Full disclosure: the headline of this post is a little deceptive. Not, like, BuzzFeed-caliber clickbait deceptive. Just a little bit deceptive. Because although there is just one single rewards card you should sign up for, it depends on which of these two categories you fall in to. Do you:
- Have lots of expendable income and a kick-ass credit score, or
- Have limited expendable income and a mid-range credit score / a brief credit history?
Depending on your answer to that question, one of the two cards I’m about to review will be the best fit for you.
Additionally, there are a few criteria that went into these recommendations. First, the cards in question had to offer a purchase eraser feature. Why is this important?
Most rewards cards allow you to earn points on everyday purchases, then redeem those points for free flights. However, with some cards, it’s not as simple as just booking your flight as you would normally and paying with your points. Many airline-branded cards, as well as some non-airline rewards cards, require you to book through their own proprietary booking system. These systems may or may not allow you to pick from the full range of flights available, and could be subject to blackout dates, inconvenient departure times, etc.
For example: the Chase Sapphire Preferred card is a popular choice for beginners in the world of points-hoarding. It awards you $.0125 for each point you redeem through their Chase Ultimate Rewards portal, which is a great deal. It means that if you have 50,000 points on your card, you can redeem $625 dollars worth of flights through the portal. However, the portal itself doesn’t always have the lowest available fares versus sites like Kayak or Priceline. Richard Kerr over at The Points Guy explains in more detail.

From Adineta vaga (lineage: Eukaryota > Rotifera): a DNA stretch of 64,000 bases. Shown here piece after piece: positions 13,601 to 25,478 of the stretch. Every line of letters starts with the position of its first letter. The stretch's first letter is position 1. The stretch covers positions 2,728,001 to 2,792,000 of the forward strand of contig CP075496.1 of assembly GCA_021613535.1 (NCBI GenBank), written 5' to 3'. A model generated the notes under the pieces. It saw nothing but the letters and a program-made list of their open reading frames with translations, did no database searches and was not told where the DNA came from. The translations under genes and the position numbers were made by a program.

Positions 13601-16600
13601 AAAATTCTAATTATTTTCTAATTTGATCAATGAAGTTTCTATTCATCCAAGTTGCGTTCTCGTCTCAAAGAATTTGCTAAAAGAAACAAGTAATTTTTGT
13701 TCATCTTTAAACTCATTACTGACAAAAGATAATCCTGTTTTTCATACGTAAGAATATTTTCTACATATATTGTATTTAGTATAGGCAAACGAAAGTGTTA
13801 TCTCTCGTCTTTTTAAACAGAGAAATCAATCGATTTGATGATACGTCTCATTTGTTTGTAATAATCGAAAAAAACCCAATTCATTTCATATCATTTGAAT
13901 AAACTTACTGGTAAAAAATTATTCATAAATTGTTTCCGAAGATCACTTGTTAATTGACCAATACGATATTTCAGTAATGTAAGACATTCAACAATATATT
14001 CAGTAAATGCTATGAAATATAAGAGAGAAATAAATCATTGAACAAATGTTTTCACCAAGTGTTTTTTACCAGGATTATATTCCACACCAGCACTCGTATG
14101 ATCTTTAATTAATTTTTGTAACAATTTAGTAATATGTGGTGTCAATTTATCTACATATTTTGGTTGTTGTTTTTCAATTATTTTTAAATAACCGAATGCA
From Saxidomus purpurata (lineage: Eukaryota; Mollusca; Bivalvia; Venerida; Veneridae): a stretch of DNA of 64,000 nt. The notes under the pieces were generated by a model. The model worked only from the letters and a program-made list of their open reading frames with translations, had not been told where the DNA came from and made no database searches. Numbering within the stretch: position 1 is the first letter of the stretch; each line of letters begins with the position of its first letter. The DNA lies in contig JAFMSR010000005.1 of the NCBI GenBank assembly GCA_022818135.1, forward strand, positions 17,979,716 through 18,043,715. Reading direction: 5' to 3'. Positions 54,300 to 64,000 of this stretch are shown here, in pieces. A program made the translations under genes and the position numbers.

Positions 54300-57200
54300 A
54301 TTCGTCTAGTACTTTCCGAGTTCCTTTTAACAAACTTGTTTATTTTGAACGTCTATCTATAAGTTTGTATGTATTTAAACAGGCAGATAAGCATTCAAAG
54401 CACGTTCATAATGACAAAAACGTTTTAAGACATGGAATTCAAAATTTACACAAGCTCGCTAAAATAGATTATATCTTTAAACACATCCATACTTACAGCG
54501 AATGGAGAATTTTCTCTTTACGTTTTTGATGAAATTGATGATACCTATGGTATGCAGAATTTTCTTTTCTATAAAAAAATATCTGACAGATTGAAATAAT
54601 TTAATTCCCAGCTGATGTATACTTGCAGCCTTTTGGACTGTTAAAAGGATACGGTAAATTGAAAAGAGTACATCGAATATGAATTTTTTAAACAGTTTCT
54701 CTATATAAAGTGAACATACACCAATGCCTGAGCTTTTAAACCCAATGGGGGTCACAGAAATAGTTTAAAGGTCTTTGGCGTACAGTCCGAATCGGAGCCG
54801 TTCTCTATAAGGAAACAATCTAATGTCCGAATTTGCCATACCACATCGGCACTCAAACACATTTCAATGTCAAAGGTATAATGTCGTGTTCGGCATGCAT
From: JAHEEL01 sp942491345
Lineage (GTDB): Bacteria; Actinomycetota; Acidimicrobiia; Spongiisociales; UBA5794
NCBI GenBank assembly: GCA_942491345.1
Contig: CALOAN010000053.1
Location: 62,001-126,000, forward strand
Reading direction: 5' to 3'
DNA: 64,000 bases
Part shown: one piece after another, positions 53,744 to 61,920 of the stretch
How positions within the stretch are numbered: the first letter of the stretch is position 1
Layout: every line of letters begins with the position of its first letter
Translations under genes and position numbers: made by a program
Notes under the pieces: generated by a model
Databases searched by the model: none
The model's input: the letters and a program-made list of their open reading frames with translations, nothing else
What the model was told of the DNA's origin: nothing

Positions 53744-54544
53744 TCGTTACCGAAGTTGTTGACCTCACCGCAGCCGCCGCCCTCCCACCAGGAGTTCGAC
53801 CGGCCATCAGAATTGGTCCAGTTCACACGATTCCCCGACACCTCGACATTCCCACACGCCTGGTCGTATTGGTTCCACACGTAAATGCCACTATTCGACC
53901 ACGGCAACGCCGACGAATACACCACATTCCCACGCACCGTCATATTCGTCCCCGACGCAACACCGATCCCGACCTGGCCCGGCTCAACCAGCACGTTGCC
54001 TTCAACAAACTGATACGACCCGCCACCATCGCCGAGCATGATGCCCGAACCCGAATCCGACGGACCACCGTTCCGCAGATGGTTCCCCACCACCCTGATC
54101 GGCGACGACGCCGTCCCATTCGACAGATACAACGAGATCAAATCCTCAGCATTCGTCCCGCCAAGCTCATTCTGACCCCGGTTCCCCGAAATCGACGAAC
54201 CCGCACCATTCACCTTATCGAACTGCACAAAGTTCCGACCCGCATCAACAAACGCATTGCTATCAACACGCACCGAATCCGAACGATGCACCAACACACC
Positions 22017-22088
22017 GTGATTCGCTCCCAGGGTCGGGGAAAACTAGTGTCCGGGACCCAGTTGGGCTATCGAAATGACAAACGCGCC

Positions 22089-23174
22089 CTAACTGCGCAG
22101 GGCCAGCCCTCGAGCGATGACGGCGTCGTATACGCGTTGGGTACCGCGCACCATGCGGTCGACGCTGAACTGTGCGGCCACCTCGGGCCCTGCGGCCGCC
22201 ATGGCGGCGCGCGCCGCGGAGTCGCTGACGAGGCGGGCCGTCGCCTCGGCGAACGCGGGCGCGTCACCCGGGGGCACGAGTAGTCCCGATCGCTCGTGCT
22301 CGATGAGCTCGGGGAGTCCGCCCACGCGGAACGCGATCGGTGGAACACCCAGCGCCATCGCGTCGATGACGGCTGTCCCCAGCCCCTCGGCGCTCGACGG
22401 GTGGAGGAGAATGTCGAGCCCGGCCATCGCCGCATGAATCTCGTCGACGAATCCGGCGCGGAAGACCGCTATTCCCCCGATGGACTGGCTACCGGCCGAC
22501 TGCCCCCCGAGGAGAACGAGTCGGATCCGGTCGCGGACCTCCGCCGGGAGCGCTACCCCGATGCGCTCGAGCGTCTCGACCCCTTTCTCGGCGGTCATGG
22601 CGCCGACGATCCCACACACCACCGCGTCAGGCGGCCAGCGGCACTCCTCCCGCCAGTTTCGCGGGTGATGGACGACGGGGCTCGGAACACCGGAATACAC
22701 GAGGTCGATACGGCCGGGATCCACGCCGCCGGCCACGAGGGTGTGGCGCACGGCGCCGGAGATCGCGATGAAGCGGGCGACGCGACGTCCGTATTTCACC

Even more importantly: sometimes, buying a flight with credit card points books you into a fare class that doesn’t qualify for award miles or qualifying miles. This could mean that you don’t get to apply that flight towards your elite status qualification – which is a big waste of flight time, since elite status qualification is crucial for earning free flights in the future.
A purchase eraser allows you to book a flight with your credit card, just like a normal retail flight purchase, which ensures that you qualify for all the normal award and qualifying miles you deserve. To the airline, it’s just a regular, full-fare purchase. But to you, it’s a free flight, since you can immediately turn around and delete the flight cost from your credit card bill. Ain’t that wonderful?
Second: these cards have high points yield for relatively low fees and minimum spends. English translation: you don’t have to spend a lot just for the privilege of using the card, and you don’t have to spend some crazy-high amount of money within the first few months of owning the card to qualify for their lucrative sign-on bonus.
For example: the first card I’m going to recommend is free to use (no annual fee), has no foreign transaction fees, and only requires you to spend $1,000 on it within the first three months of ownership to net 20,000 points as a sign-on bonus.
Since this blog caters to regular folks like myself and not super-travelers with big bank accounts and even bigger mileage accounts, I’ll start with the cheaper, more economical card first. Here are my recommendations for the best travel rewards cards for beginners:
The Best Beginner Travel Rewards Card: For People With Limited Income / Mid-Range Credit Scores